Living Will Glossary

The following definitions were sourced from various online medical sources and are for general illustration purposes. If you have specific questions regarding any of the treatments or procedures, you should consult with your physician for further guidance:

Antibiotics

A drug used to treat bacterial infections. [Source] Antibiotics may sometimes be used as a comfort measure to prevent bed sores. [Source]

Artificial Hydration

Administration of fluid through nonoral means; routes include intravenous (by vein) or subcutaneous (under the skin), rectal, and enteral (tube feeding). [Source]

Artificial Nutrition

Nonoral, mechanical feeding either by intravenous or enteral route. Enteral feedings may be provided through either nasogastric tubes or gastrostomy, esophagostomy, or jejunostomy tubes that are placed either endoscopically or in open surgical procedures. Intravenous nutrition is administered through a central line and often is called total parenteral nutrition (TPN).11 Parenteral nutrition can also be administered through a peripheral vein. [Source]

Blood or Blood Products

A blood product is a component of whole blood, e.g., plasma, platelets, packed red blood cells. Blood products are routinely used in surgery and other medical procedures. [Source]

Cardiopulmonary Resuscitation (CPR)

CPR – or Cardiopulmonary Resuscitation – is an emergency lifesaving procedure performed when the heart stops beating. Immediate CPR can double or triple the chances of survival after cardiac arrest. [Source]

Chemotherapy

Chemotherapy generally refers to the use of medicines or drugs to treat cancer. [Source]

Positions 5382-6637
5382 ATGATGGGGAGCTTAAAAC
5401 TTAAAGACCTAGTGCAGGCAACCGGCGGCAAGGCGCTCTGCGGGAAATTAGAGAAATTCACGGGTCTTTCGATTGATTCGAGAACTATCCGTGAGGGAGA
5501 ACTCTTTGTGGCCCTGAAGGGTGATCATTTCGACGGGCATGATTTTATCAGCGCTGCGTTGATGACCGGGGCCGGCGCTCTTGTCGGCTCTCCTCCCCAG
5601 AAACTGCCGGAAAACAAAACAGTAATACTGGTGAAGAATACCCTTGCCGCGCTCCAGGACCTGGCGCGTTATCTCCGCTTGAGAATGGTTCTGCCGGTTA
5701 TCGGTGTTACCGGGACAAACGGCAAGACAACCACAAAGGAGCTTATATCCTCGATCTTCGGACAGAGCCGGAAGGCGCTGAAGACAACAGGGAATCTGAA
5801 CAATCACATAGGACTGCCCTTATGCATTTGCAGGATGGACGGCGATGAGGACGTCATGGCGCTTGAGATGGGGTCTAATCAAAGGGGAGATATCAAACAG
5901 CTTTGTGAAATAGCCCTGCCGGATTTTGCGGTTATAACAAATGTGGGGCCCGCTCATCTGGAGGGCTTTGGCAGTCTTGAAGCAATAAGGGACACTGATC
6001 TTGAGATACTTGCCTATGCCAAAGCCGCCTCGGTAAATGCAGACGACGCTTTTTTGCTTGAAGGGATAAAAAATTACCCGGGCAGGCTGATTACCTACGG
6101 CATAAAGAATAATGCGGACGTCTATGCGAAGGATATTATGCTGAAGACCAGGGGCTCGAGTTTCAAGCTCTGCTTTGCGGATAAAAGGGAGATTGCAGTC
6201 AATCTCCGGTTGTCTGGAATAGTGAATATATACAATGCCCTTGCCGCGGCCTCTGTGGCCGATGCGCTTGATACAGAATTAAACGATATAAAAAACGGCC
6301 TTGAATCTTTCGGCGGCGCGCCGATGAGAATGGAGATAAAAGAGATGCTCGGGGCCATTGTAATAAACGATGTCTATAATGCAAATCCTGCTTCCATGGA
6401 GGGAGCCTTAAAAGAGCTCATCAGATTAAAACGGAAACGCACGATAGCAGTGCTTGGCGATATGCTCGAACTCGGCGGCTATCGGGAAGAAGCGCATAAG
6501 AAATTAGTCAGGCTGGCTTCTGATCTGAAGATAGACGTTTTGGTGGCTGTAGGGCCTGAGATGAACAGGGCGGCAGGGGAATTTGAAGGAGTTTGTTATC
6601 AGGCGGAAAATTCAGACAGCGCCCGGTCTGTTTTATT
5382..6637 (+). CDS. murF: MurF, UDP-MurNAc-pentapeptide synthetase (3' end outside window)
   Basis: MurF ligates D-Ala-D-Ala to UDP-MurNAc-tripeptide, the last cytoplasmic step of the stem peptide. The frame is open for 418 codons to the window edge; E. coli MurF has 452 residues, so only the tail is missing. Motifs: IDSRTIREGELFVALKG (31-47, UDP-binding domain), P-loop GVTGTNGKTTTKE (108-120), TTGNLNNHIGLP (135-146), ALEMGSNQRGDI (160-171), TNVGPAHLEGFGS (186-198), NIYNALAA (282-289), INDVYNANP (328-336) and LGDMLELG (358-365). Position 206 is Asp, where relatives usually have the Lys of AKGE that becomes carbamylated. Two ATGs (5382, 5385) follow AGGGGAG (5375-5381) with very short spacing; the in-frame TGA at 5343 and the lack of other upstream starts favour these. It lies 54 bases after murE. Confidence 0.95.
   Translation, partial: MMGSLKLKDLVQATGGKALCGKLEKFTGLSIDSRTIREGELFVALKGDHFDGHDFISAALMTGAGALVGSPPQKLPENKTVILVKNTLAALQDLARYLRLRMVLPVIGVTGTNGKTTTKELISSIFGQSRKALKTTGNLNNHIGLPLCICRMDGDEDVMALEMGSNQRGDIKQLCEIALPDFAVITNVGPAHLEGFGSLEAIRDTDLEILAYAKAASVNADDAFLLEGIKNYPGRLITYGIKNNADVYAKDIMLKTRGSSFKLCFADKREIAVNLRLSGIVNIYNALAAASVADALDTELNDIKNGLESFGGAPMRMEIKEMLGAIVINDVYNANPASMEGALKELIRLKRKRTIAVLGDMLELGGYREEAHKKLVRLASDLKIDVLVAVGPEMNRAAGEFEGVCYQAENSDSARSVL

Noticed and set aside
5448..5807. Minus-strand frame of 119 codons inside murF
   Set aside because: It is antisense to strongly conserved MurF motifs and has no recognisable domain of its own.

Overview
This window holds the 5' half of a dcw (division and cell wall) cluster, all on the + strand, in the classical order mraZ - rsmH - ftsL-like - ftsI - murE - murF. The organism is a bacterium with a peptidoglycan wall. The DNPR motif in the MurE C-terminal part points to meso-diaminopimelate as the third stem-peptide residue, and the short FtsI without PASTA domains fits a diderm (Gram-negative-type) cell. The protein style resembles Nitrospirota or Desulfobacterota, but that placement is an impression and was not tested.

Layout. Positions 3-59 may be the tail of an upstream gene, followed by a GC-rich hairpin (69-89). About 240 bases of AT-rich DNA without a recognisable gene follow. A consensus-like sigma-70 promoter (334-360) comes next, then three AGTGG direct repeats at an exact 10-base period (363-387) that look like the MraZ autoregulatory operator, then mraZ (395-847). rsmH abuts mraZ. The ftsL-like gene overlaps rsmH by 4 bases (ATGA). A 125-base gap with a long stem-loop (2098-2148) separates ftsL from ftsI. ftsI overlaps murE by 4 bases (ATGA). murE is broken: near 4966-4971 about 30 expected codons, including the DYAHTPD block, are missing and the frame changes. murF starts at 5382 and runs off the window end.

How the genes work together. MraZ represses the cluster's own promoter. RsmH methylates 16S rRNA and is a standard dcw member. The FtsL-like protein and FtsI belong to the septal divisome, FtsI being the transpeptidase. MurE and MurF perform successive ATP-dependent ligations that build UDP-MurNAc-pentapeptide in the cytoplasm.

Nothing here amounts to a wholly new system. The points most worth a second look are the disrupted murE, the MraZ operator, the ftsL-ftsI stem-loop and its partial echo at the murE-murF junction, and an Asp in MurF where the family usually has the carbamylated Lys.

Coma

A coma is a state of prolonged unconsciousness that can be caused by a variety of problems — traumatic head injury, stroke, brain tumor, drug or alcohol intoxication, or even an underlying illness, such as diabetes or an infection. A coma seldom lasts longer than several weeks. People who are unconscious for a longer period of time may transition to a persistent vegetative state.

Depending on the cause of a coma, people who are in a persistent vegetative state for more than one year are extremely unlikely to awaken. [Source]

Invasive Diagnostic Tests

An invasive diagnostic test is any type of medical test that requires physicians to use instrumentation to physically enter the body. The instrument can be very small and relatively pain-free, as is the case with taking a blood sample, or more involved, as with a biopsy. Invasive diagnostics generally involve the medical professional looking inside the body to identify a potential medical issue or removing a part of the body that will be tested. Sometimes doctors use medical devices fitted with cameras or other technologically based equipment to evaluate a patient. If the test is apt to be painful, patients will either be medicated or sedated. [Source]

Kidney Dialysis